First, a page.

The button layout and shape of the Dark Core RGB Pro worked well for gaming. Having easy-to-locate DPI cycling is a bonus in sniping-heavy battle royales, such as PUBG, where the pace of play is generally slow enough that you can get set up, look down your sights, then cycle to a lower DPI. It beats having to reach for an awkward sniper mode button. The broad PTFE areas on the underside worked especially well for flick-aiming in twitchier shooters, such as Quake Champions. The Dark Core RGB Pro’s 4.2-ounce weight isn’t adjustable but proved to be right in the sweet spot for motion-intensive titles. Moving between this and the Glorious Model O Minus (2.08 ounces) was a significant adjustment in terms of weight and shape, but the answer to which mouse is best will come down to personal preference ultimately.
Feature and Software
As always with Corsair gear, iCUE software provides further tweaking, including macros, customizable RGB lighting, button remapping, DPI adjustments and a few extras.
Particularly useful is Corsair’s surface calibration tool, which requires the USB-C cable to run and really has a tangible effect on smoothness once you run a simple test drawing spirals within a set speed. There’s also the angle snapping available via a tickbox. Don’t knock it ‘til you’ve tried it. It’s a much subtler effect than some seem to think, effectively anticipating when you’re trying to ‘draw’ a straight line with your mouse and helping you to do it. For many, it’s a step away from ultimate raw input control and, thus, useless, but some might find they land a few more headshots thanks to it.
Additionally, iCue offers a pointer speed precision enhancer, which has less in-game value but makes life easier if you spend a lot of time in video/audio editing programs.
You get three DPI profiles, each with three sensitivity settings, so if you really want to be organized you can set the parameters for your three most played games and just cycle between those profiles using the button under the mouse wheel.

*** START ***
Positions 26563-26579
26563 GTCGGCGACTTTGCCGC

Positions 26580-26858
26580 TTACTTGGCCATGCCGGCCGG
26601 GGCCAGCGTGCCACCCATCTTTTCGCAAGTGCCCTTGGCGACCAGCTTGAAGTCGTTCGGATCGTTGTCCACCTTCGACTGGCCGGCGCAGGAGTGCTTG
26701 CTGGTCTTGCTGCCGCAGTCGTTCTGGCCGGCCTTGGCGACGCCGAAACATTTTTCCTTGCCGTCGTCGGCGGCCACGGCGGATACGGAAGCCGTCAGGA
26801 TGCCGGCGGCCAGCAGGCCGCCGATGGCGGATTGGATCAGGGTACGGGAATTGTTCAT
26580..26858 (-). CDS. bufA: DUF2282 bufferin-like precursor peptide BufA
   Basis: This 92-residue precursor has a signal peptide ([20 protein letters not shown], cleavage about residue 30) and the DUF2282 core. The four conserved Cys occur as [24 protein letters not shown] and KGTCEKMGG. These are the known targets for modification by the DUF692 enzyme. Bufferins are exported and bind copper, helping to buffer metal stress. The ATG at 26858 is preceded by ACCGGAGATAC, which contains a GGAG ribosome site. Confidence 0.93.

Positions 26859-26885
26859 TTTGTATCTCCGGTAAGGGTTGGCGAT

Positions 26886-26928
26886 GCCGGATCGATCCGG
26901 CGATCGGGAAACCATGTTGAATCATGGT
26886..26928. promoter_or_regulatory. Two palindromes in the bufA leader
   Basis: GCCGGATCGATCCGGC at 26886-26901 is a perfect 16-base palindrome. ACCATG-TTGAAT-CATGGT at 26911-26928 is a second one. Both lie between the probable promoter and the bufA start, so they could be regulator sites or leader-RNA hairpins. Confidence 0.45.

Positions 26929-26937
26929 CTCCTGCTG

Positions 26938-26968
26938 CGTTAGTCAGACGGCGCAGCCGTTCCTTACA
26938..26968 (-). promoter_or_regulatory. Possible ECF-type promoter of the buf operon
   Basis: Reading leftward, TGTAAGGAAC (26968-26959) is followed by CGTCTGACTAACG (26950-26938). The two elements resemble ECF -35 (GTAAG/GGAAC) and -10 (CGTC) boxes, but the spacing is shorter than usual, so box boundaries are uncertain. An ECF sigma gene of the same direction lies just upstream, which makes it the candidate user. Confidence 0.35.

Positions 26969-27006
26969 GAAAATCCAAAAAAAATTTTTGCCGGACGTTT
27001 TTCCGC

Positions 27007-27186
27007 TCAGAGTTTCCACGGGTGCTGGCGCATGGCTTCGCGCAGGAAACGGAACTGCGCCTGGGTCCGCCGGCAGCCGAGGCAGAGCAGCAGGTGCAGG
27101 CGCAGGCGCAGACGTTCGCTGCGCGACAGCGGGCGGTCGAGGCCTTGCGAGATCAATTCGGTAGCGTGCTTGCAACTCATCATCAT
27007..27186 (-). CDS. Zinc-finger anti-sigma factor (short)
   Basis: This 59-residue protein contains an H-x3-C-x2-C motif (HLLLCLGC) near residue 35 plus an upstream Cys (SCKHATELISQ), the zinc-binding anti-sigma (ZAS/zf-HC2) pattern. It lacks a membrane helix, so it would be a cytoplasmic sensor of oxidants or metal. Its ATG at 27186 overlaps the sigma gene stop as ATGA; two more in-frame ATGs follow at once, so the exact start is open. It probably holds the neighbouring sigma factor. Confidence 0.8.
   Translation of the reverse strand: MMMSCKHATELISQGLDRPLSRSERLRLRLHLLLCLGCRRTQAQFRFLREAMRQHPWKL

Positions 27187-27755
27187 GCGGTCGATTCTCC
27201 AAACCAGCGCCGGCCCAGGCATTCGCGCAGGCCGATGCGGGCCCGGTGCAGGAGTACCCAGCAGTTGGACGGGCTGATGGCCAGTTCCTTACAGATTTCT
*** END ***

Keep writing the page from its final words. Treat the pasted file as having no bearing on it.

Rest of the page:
There’s no polling rate control in iCUE at the moment though, which is a bit puzzling. Older versions (back when it was just CUE) had this functionality, so it’s not clear why it’s gone or when -- if ever -- it might return.
The priority right now must be on increasing the reliability of that 2.4 GHz wireless connection though. Whether Corsair can achieve that via firmware/iCUE remains to be seen.
Another upgrade the Dark Core RGB Pro offers over its standard version is extended battery life. While its predecessor is specced to last up to 24 hours without a charge, the Dark Core RGB is specced to last for up 50 hours without a charge, and during our testing that figure held up.
Additionally, the Pro version charges over USB-C instead of USB-A. Corsair includes the necessary cable.
Meanwhile, those with a Qi wireless charger may want to consider the SE version of the Dark Core RGB Pro. It supports Qi wireless charging, and with a Qi charging mouse pad (you can see recommendations in our best RGB mouse pads list), you could charge the mouse while gaming.
The Corsair Dark Core Pro RGB is promising for gamers. Available for $79.99/£105, the new Dark Core RGB Pro is on the high end but is still cheaper than rivals, like Logitech’s G PRO ($150 at the time of writing) and Logitech G502 Lightspeed ($150). Corsair’s latest gets a boost from a smart 8-button layout that works well with FPS games. And it’s upgraded sensor kept up with me on the battlefield.
However. with multiple other wireless dongles connected to our system, we had stuttering problems with the 2.4 GHz wireless connection, which rendered this mouse really troublesome for gaming. Matters get even worse if you lack Bluetooth 4.0 capability. The wired option is also reliable, but part of what you're paying for here is flexibility.
But if you’re okay relying on a Bluetooth or wired connection or don't have a lot of wireless dongles you depend on already, the Dark Core RGB Pro offers a reliable sensor and easily-accessible programmable buttons.